13.36 This recent awareness sends us back to the ‘uses’ of language that Saussure so emphatically set aside, and to a re-examination of his division between ‘langue’ and ‘parole’.26 It now seems more productive to view the two not as a static dichotomy, but as a dynamic dialectic that can be suspended or abstracted out only by lowering control over both theory and practice. Either we investigate how the knowledge of language influences the uses of language and vice versa, or we leave the dialectic as a hidden step within the linguists’ own discovery and analysis and have few real guarantees of consistency or reliability from case to case (cf. 1.9; 13.1, 49; Beaugrande 1984b, 1987a, b, 1988b, 1989b). A study of people using language is also the best foundation for a comparative study of linguists analysing language (cf. 5.9, 13f, 16, 18, 20, 36, 46; 6.58; 8.36, 83; 12.5, 39, 84).

13.37 The dialectic can be pictured as a bi-directional complementarity, wherein each side controls the other by limiting its indeterminacy. (Fig. 13.1) On the one hand, the ‘system’ of the 

language as known to the communicative participants determines what items, relations, and significances they assign to any instance of language in use. On the other hand, the steadily accruing body of experience with language use is both the source of that knowledge and a continual influence upon it.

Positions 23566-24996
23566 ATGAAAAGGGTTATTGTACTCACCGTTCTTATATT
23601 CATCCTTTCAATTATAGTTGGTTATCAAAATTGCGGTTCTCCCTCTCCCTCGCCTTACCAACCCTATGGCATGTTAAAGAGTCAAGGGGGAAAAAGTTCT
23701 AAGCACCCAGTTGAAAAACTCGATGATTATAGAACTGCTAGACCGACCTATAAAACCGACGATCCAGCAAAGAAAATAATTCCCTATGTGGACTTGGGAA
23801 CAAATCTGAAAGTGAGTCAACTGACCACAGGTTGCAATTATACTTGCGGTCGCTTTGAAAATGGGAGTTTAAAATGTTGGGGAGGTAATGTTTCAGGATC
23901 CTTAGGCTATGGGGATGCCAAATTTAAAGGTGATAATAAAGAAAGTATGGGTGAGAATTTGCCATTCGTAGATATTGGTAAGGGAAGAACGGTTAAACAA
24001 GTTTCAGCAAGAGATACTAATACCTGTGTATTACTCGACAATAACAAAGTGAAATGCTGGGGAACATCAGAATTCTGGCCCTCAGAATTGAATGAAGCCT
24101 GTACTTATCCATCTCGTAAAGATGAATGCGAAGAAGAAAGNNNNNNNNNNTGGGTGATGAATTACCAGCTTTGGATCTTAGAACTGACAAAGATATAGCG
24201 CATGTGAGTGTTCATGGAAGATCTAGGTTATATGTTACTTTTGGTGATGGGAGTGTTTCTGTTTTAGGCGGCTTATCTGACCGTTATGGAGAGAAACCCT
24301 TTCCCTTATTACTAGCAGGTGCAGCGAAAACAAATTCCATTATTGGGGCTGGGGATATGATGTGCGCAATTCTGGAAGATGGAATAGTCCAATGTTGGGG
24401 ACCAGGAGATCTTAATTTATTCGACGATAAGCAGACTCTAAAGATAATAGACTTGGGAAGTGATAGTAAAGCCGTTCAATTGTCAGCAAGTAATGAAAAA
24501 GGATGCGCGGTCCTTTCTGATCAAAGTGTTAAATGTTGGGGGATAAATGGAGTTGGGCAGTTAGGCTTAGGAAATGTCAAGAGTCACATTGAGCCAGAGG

13.38 Presumably, language acquisition involves some stage at which the system assumes a ‘critical mass’ in the sense that it can be effectively applied to most instances of use without undergoing any further radical revisions (1.9). How the system might be organized prior to that stage is among the most difficult questions for linguistics. The structuralists left the question aside and constructed their own ‘grammars’ of remote languages from the ground up, though with an enormous headstart over the native child, namely their knowledge about other language systems and about language as a cultural factor (cf. 5.26).27 They were unfairly attacked by the generativists, who openly claimed that language acquisition operates the same way as the linguist's grammar-constructing process, for having created an implausible acquisition model (7.24f, 87). But Chomsky's Aspects offered no account either about what an infantile language system might look like prior to critical mass, nor indeed about how linguists should construct a grammar (7.9). He merely invoked ‘the best information now available’, without saying what it was, as proof that ‘children cannot help constructing’ a ‘transformational grammar’ (7.89). He skipped over the details of this process by adopting an ‘idealized “instantaneous” model’ where ‘successful language acquisition’ happens in one ‘moment’, and by declining to ‘consider’ the ‘order and manner’ in which ‘linguistic data’ ‘are presented’, or the ‘series of successively more detailed and structured schemata corresponding to maturational stages’ (7.89). Finally, Halliday's ‘systemic’ approach postulated a ‘proto'-stage in which children are not yet using ‘grammar’ at all, but going directly to meaning (9.12; cf. 13.53).